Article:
People who don’t have insurance despite the mandate… are those insurance evaders? In the same way people who don’t pay taxes are tax evaders? Yes, they are. And they are penalized with their annual fines which have gone up since 2014. It’s not a jailable offense, but I’m curious if at some point, if people fall far enough behind on their “Shared Responsibility Payments”, will they have their passports or driver licenses confiscated?

Then you have those who were eligible for APTCs.

The advanced amount is mainly based on the person’s estimated income and family size for that year. In order to reconcile the amount received by the insurer on their behalf with the amount they were legally entitled to receive, people must file Form 8962 when they file their regular Form 1040 tax return.” (Source: FEE)

Of all the people who received this advance, only 8% received the correct amount, just over 50% of recipients underestimated their income and owed on average $860, and the remaining 41% over estimated their income and are due an average of $640.

Approximately 1.4 million households have not correctly reconciled their APTCs as of a year ago. Either they didn’t file a return at all – which was the case for about 1/3 of them – or they filed a return but failed to file Form 8962. This leaves about $4.2 billion unreconciled and to date there’s been no update from the IRS on the status of these outstanding advances.

The whole thing is a hot mess. The people who fail to file properly are technically breaking the law. What’s more is, they are over compensating with these advances, and even sending advances to people who should’ve been disqualified for not filing properly in previous years.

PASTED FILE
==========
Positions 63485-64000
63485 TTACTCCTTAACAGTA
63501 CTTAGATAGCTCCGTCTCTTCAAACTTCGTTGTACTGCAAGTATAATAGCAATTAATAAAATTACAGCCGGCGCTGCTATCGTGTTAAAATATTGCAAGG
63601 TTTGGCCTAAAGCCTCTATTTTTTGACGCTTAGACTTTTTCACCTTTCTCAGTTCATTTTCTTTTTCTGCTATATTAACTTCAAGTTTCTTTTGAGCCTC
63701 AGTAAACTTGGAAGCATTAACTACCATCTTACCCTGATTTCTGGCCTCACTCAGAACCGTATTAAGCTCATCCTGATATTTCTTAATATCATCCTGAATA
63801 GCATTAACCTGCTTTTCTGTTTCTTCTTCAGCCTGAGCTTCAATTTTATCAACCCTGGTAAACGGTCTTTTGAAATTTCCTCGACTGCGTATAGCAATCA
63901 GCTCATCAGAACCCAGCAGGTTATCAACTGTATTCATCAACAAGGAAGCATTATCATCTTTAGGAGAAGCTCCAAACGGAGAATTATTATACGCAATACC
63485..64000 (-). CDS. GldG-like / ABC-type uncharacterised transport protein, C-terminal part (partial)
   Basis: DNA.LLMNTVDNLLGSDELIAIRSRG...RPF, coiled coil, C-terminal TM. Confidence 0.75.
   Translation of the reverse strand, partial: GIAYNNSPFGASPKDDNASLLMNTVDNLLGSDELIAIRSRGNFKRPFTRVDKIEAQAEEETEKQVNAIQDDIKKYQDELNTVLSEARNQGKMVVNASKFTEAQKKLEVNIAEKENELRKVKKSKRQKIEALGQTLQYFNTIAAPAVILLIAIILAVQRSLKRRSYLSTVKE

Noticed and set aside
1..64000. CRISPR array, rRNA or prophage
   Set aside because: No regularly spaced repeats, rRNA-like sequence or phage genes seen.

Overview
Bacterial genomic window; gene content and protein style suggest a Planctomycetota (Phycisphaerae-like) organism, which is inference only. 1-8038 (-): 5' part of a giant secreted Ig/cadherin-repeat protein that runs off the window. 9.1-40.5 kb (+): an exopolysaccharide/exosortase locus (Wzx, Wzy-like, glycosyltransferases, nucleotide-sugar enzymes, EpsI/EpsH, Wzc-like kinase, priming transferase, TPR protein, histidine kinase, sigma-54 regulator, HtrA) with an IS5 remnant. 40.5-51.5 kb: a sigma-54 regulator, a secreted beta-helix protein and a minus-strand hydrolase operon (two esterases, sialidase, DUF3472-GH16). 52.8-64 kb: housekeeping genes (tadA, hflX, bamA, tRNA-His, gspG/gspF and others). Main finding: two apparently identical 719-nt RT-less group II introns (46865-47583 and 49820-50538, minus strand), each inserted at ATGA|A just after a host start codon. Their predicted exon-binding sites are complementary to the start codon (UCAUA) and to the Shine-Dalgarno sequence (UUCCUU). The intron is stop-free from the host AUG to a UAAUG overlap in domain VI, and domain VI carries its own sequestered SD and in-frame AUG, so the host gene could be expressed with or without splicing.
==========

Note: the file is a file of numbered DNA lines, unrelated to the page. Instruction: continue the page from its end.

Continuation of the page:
The bureaucracy also appears to be failing at its legal requirement to cut off individuals’ 2016 APTC if they did not file a 2014 return. The Government Accountability Office found that four-out-of-four fictitious applicants who failed to file a tax return in 2014 were approved for an APTC again in 2016.” (Source: FEE)

The worst part of all of this is that those who do qualify for these APTCs, there is no incentive to earn more. For every $1000 more they make, they stand to lose approximately $150 in subsidies. We saw this in Seattle when the minimum wage went up, and people stopped picking up shifts because they would be disqualified from other government programs if they made too much.

This is, as I said, a huge burden for the middle class. This is also going to become an impossible task for small and mid-sized businesses who struggle to offer health insurance, but aren’t in any better a position to pay the fines. Premiums going up doesn’t just hurt individuals, it hurts businesses. And in the midst of all this, there is still a steady call for an increase in minimum wage? How is our economy supposed to handle this? How are these tax violations going to be used in the future to leverage control against those people?

Concerned doesn’t begin to describe how I feel about this.  I don’t live in the US long enough to be caught up in the ACA dragnet.  I actually have a pretty sweet deal in Latvia.  For those of you thinking about a more location-independent lifestyle, Obamacare is absolutely a fantastic reason to shift that goal into high gear.